It’s time to seriously consider reparations

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After conducting tense research and holding public hearings for more than two years, a California task force determined that payments as part of a reparations initiative could surpass $1 million in certain cases.

The proposal is aimed at targeting historical injustices faced by Black residents who are descendants of enslaved people and have battled against racism and discrimination for generations.

Assembly Member Reginald Jones-Sawyer, a member of the reparations task force, said he intends to use its findings to draft a reparations bill to fellow lawmakers. He is expected to propose a bill in 2024. “Not being able to own your own businesses, not being able to have access to capital, not being able to be hired and move up and matriculate — all of those things kept us from being able to rise naturally,” Jones-Sawyer said.

For the last few decades, the issue of reparations has ebbed and flowed in the American psyche. The subject began to gain steam in the early 1990s during the Clinton administration, when many activists believed Clinton’s centrist/liberal politics were conducive to such a possibility.

While some Black people and white progressives turn a hopeful ear to talk of reparations, there are those of us who are less than enthusiastic about the degree of sincerity as it relates to government officials. We are what some would refer to as the cynics, the racially conscientious men and women who sigh and give the side eye. After so many promising starts routinely followed by abrupt and sudden stops, we cannot help but echo “oh Lord, here we go again, how long will it last this time?”

Cynicism aside, I, like many others, genuinely want to see reparations given serious attention and deep consideration, and not just at various junctures for disingenuous politicians to exploit for opportunistic purposes. The subject is too crucial to be mishandled and manipulated. Sad to say, up until now this has been the case.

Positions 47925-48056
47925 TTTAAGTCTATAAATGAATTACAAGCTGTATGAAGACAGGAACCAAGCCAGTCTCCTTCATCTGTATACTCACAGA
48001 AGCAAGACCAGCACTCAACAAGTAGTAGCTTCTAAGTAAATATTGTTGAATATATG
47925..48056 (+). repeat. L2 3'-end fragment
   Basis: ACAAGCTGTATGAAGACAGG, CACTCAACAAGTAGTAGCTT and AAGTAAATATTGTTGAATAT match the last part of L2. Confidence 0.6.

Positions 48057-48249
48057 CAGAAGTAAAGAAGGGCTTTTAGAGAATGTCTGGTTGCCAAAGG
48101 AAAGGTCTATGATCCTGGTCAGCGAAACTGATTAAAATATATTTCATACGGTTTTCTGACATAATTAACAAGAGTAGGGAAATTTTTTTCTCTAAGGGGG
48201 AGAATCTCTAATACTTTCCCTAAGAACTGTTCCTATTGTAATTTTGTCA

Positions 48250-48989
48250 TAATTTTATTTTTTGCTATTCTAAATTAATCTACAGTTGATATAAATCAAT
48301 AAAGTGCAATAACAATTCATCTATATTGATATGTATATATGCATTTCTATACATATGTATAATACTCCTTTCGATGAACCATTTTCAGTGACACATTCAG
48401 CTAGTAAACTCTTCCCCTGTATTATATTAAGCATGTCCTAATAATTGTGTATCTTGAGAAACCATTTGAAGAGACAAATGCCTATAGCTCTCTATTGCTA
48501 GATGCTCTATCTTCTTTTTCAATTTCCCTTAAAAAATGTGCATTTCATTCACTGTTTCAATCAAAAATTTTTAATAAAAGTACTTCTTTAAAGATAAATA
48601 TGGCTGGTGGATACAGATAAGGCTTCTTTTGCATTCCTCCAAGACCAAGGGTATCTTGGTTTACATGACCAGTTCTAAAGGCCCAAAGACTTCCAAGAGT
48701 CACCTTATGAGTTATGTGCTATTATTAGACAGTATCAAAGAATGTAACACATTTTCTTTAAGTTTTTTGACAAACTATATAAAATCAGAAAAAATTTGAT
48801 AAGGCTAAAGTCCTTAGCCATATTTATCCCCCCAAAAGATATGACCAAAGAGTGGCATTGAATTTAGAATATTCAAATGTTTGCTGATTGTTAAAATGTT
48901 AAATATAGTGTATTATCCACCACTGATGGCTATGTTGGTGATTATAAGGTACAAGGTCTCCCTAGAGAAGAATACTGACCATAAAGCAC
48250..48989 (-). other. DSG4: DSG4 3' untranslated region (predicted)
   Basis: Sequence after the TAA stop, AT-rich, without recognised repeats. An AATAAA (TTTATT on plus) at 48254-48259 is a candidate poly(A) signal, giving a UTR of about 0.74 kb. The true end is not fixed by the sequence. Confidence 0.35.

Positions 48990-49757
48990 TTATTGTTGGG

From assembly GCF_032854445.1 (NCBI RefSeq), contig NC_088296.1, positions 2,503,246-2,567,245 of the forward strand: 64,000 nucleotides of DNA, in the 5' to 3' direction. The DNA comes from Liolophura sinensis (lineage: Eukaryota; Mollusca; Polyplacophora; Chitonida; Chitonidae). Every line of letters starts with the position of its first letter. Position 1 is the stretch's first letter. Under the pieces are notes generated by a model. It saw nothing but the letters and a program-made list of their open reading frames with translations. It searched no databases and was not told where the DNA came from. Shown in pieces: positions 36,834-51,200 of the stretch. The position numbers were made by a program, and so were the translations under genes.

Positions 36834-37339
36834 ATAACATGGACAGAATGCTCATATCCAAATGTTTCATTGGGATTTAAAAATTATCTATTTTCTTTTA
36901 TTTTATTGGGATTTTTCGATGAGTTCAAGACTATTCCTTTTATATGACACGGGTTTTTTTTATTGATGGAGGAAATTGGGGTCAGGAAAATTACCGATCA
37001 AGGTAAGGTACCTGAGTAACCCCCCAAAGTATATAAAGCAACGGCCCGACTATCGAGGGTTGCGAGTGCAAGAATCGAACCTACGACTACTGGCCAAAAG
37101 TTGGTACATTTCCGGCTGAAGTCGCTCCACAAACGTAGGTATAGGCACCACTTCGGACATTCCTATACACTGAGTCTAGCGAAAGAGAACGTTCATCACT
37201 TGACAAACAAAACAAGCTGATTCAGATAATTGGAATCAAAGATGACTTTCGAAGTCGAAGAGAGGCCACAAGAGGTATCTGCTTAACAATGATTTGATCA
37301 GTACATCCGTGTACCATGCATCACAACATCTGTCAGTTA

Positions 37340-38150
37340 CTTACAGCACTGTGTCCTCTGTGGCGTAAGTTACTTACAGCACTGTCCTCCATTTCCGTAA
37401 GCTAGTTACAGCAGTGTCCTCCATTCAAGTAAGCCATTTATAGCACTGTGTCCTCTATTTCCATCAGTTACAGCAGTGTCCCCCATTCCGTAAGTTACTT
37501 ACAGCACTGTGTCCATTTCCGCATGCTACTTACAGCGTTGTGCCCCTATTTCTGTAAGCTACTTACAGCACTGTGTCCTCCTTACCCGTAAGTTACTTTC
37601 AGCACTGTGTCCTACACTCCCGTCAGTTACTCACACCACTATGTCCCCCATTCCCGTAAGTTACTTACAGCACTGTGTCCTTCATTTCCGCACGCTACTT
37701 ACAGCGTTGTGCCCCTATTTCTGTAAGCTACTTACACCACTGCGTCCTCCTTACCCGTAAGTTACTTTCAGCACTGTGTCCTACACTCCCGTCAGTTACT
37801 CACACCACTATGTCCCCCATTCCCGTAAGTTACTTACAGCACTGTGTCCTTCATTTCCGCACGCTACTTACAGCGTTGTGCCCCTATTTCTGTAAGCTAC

To all those who argue that the issue needs to be debated, I say WHAT IS THERE TO DEBATE?! The question as to whether people of African descent past or present deserve to be compensated for past and present injustices should not be “up for discussion!” We already know the answer is a resounding yes.

This nation has financially awarded various groups, including Japanese Americans and Holocaust survivors, for their pain, humiliation and intense suffering. If there is any group in America that deserves recompense for the numerous iniquities, indignities and injustices inflicted upon them, it is Black Americans.

The Black experience in America is a distinctive one that has been simultaneously marked and marred with rivers of blood, mountains of sweat and more than a few tears. Such historical and sadistic treatment has consistently manifested itself centuries later in various and menacing ways. No reasonable person can deny these indisputable truths. Most, if not all of the aforementioned vices are largely due to centuries of past and present circumstances that afflict many people of African descent. The psychological impact is real.

To every white person who make the argument they did not enslave anyone, or that their relatives never owned slaves – so what?! The cold, hard undeniable truth is that you and your forebears have and still do benefit from past and present day retrograde institutional policies that had/still have a disproportionate negative impact on many Black people.

America likes to pride itself on being a fair and just society embedded with the ideas of freedom and justice for all. In the case of many Black Americans, it has fallen woefully and distressingly short. Considerably so. I can think of no better way to make amends for paying a debt that is long overdue.

Copyright 2023 Elwood Watson, distributed by Cagle Cartoons newspaper syndicate

Elwood Watson is a professor of history, Black studies, and gender and sexuality studies at East Tennessee State University. He is also an author and public speaker.

Elwood Watson, Ph.D. is a professor of history, Black studies, and gender and sexuality studies at East Tennessee State University. He is also an author and public speaker.